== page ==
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Franz LISZT (1811-1886)
A Faust Symphony in Three Character Sketches, S.108 (1857)
Steve Davislim (tenor)
Chorus Sine Nomine
Orchester Wiener Akademie/Martin Haselböck
rec. October 2014/September 2016, Franz Liszt Hall, Lisztzentrum Raiding, Austria
ALPHA 475 [68:20]

After Franz Liszt retired from the concert stage at the age of thirty-five, he moved to Weimar to devote himself to composition. There he wrote most of his best-known orchestral works, including the Faust Symphony. He composed this piece for the festivities associated with the completion of a monument to Goethe and Schiller and the centenary of Grand Duke Carl August, Goethe’s patron.

Liszt does not attempt to tell the story of Faust through music. Instead, his symphony consists of three “character sketches.” The opening ‘Faust’ movement explores Faust’s doubts and restless passions. ‘Gretchen’ portrays a less complex person in a simple ABA form. ‘Mephistopheles’ reconfigures earlier themes, often in satanic ways, ending in a grand burst of mysticism from tenor and chorus. Liszt’s approach to Goethe’s play is analogous to how he handled the operas upon which he based some of his most dazzling piano pieces, such as his “reminiscences” of Norma, Don Giovanni, or Lucretia Borgia – don’t get bogged down in a story’s narrative, but use music to explore its essential elements, and the emotional, dramatic implications.

Liszt stretched the definition of a symphony in this enormous work, which in many respects prefigures Mahler by more than three decades. Enthusiasts call it expansive or lavish, skeptics are more inclined to regard it as sprawling or undisciplined. I confess to imagining that a little editing might make this a more popular work by enabling the best parts to shine, but that temporary heresy is not in the spirit of Martin Haselböck’s goal of recreating the sound of Weimar.

Haselböck’s earlier issues of original-instrument Liszt have been well generally received by several of my colleagues at Musicweb International (review ~ review ~ review). Liszt’s Weimar orchestra had around 45 members, sometimes supplemented as needed. The 55 musicians in the Vienna Academy Orchestra use old instruments, sometimes the same ones blown by Liszt’s own players. But the old instruments are not an end, but rather a means to hearing Liszt afresh.

The reduced string forces bring forth the full color of the winds, one of the glories of this disc. The sound is less plush and less blended, and the musicians show greater agility than in a big-band performance. There remains plenty of string power for me, but then I also enjoy Thomas Dausgaard and the Swedish Chamber Orchestra in their ‘Opening Doors’ project of Nineteenth Century classics (review ~ review), which some listeners may find underpowered. The new, more exposed textures really do reveal a gentler side to Liszt’s symphony.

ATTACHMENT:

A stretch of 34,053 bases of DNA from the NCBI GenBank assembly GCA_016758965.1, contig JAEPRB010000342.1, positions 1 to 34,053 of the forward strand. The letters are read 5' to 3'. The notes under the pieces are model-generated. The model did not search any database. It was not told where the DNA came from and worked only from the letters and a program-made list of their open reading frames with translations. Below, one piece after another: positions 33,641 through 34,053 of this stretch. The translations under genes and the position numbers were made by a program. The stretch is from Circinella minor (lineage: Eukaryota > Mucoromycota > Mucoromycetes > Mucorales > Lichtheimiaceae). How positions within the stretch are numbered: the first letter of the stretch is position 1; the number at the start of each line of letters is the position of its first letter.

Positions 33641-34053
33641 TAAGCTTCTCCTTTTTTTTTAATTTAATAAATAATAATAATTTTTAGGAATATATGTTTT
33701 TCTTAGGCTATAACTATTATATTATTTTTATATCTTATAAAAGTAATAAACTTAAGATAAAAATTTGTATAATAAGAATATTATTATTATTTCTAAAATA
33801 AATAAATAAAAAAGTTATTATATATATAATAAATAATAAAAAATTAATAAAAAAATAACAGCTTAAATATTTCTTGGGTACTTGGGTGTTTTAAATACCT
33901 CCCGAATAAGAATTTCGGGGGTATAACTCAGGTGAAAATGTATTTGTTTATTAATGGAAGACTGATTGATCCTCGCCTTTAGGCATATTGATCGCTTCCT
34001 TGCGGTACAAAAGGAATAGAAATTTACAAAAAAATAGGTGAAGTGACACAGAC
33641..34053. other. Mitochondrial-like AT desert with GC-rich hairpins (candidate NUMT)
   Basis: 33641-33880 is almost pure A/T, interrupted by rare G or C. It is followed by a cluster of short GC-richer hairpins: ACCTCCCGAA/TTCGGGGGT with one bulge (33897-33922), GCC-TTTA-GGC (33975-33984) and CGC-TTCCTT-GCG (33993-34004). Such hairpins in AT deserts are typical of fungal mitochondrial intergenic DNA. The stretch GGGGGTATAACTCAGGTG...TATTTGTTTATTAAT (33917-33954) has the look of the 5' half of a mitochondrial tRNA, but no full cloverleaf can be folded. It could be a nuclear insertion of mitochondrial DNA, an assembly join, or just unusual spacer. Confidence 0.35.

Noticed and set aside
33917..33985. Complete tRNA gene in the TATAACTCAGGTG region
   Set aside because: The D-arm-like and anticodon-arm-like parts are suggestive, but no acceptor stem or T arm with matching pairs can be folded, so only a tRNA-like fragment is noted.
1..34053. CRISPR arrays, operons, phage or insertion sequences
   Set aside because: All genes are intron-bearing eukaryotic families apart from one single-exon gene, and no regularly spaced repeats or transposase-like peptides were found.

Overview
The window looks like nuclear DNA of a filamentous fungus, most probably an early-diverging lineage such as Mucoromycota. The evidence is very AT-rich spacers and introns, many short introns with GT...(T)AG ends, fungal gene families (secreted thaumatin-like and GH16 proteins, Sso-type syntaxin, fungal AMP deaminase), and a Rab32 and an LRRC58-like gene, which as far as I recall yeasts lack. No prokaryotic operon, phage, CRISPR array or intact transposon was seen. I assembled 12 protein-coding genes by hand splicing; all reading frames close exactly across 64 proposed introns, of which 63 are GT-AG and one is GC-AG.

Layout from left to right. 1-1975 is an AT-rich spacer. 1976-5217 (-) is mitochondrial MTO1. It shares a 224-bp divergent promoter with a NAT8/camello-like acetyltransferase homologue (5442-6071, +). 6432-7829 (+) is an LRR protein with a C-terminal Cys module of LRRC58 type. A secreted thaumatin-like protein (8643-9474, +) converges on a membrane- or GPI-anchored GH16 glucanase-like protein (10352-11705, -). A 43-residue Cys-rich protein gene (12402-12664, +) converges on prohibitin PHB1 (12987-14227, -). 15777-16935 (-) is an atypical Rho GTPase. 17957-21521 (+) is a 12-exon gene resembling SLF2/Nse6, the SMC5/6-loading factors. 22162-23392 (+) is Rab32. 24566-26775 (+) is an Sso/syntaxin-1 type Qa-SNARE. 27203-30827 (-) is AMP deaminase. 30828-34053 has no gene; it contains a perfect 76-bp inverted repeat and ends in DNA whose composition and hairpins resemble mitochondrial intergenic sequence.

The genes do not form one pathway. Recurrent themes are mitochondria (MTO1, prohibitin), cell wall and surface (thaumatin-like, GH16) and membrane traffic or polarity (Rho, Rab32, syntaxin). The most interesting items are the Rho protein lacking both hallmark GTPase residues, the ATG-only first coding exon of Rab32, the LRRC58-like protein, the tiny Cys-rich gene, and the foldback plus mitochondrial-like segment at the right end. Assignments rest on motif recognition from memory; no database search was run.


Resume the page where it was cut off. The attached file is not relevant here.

Haselböck is consistently engaging. He knows how to sustain tension, and to point up the dramatic bits while sliding over some of the weaknesses in the score. He restores the sense of adventure we know from Liszt’s great piano works, but which is often lost in orchestral pieces which can sometimes seem to hector the listener. The symphony’s structure still seems jerry-built, but it sustains inventive and often stirring, flamboyant music. Haselböck encourages his orchestra to swagger when need be, but also to sing sweetly. Tempi are a little swifter than most, and the flowing pace for the ‘Gretchen’ movement really helps. Tenor Steve Davislim is quite good in his part at the symphony’s conclusion. However, as closing words, “the eternal feminine leads us on high” reminds us of the distance between Liszt’s times and our own.

If you are at all curious about how Liszt’s music might have sounded when new, by all means try this very satisfying performance of the Faust Symphony. At the end of Haselböck’s caring and energetic performance, I no longer feel as if Liszt’s orchestra has been weaponized and deployed against me.

Richard Kraus



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